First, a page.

Time for more of our ongoing coverage of what neat stuff is in the MONEY FOR 'MERICA, PLS JOE BIDEN Act, aka the American Rescue Plan bill that House Democrats will pass today after Republicans get some petty obstructionism out of their system. Along with the relief checks to most Americans, the bill will do a bunch of other great things, like cutting childhood poverty by half and making a start at long-overdue justice for Black farmers. And while Democrats were at it, they also added a couple of much-needed repairs to the Affordable Care Act, aka Obamacare, that will help that 2010 law better live up to its name. Yes, that's right, the law's ears will now stick out more.

No, hold on — the COVID rescue plan will make the ACA's private insurance plans actually affordable, by adjusting the formula for who can get premium subsidies and increasing the amount of those subsidies. And another provision in the new law will provide a huge financial incentive for the 12 states that have still refused to expand Medicaid to do so, too. As Los Angeles Times financial columnist Michael Hiltzik points out, these are the first major reforms to the ACA since it was passed. Seems appropriate to us, not only because the pandemic has made health coverage more vital than ever before, but also because after the Trump administration, we might finally be done with GOP efforts to eliminate the health law. Assuming, that is, that the Supreme Court doesn't do something nuts like throw the law out altogether.


Hey, congressional Dems, how come you didn't include a line in the rescue bill to restore a tax penalty, maybe one dollar, for people who don't buy insurance? Yr Wonkette is not a lawyer, but wouldn't that pretty much make the Texas lawsuit against the ACA vanish in a puff of logic? No problem, you can still put it in the infrastructure bill. You're welcome!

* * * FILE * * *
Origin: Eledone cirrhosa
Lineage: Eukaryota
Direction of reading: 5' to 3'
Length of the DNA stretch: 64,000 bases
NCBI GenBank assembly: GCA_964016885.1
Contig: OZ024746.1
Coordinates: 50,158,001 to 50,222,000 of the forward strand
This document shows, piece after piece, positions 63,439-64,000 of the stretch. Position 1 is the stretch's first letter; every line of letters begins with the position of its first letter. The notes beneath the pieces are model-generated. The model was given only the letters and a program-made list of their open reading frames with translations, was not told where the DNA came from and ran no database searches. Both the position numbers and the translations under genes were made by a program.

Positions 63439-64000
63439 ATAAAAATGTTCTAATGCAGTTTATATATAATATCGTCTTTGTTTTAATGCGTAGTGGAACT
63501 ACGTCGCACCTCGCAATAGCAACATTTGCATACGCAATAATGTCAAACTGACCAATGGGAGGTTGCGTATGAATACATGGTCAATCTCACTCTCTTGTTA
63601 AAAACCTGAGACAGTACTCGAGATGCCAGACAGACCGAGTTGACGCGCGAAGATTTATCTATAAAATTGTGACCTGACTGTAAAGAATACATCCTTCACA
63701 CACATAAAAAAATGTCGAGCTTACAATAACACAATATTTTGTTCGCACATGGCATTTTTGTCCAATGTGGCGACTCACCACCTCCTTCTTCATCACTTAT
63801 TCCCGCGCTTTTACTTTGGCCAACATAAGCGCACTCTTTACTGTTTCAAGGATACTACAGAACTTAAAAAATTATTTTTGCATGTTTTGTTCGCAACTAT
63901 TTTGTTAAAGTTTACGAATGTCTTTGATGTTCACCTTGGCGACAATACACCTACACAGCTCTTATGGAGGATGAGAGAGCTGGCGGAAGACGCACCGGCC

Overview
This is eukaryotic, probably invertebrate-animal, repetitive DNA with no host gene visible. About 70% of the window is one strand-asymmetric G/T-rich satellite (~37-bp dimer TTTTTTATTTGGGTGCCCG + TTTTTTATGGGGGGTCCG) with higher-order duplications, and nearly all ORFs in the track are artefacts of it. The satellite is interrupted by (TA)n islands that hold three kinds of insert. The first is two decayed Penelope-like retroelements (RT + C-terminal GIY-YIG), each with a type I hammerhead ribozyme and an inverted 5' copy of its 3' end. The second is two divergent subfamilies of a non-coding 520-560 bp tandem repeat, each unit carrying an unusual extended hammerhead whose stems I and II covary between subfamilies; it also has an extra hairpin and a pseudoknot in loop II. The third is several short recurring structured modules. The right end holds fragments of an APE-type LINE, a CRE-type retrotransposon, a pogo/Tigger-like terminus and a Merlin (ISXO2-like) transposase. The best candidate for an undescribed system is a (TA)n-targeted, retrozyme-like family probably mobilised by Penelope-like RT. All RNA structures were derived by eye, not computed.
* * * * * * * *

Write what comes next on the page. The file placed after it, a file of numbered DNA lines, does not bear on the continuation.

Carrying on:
Now, one big limitation of both the fixes is that, to meet the budget constraints needed to pass through reconciliation, they're set to sunset in two years, but once in place, tweaks like this tend to be made permanent by later Congresses, because people like having reliable programs.

As Hiltzik notes, the big change on ACA premiums solves one of the problems that people had with the original formula for premium subsidies: Once you reach a particular income level — 400% of the poverty line — the subsidies vanish altogether, and suddenly you're paying a hell of a lot more for the coverage. And even with the subsidies, a lot of families still had trouble affording insurance:

The original ACA subsidies were designed to cap premiums on a sliding scale ranging from 2.07% of income (for those earning 138% of the federal poverty line) to 9.83% of income (for those at 400% of the poverty line).

The subsidies were pegged to premiums for the benchmark silver plan — the second-cheapest silver plan in any given jurisdiction.

For a family of four earning $100,000, then, the benchmark plan wouldn't cost more than $9,830 per person. For middle-class families, that's still a daunting figure, since four policies could cost almost $40,000 in premiums alone.

With most previous big programs, like the early years of Medicare, legislative tweaks to fix problems like that were pretty common, but for a decade, Republicans wanted to destroy the ACA, not make it work better.

The new rules for ACA subsidies will make insurance more affordable at both ends of the economic spectrum by getting rid of that "subsidy cliff" altogether:

Under the new measure, no one would have to pay more than 8.5% of income for a benchmark silver plan. Additionally, subsidies would be increased across the board.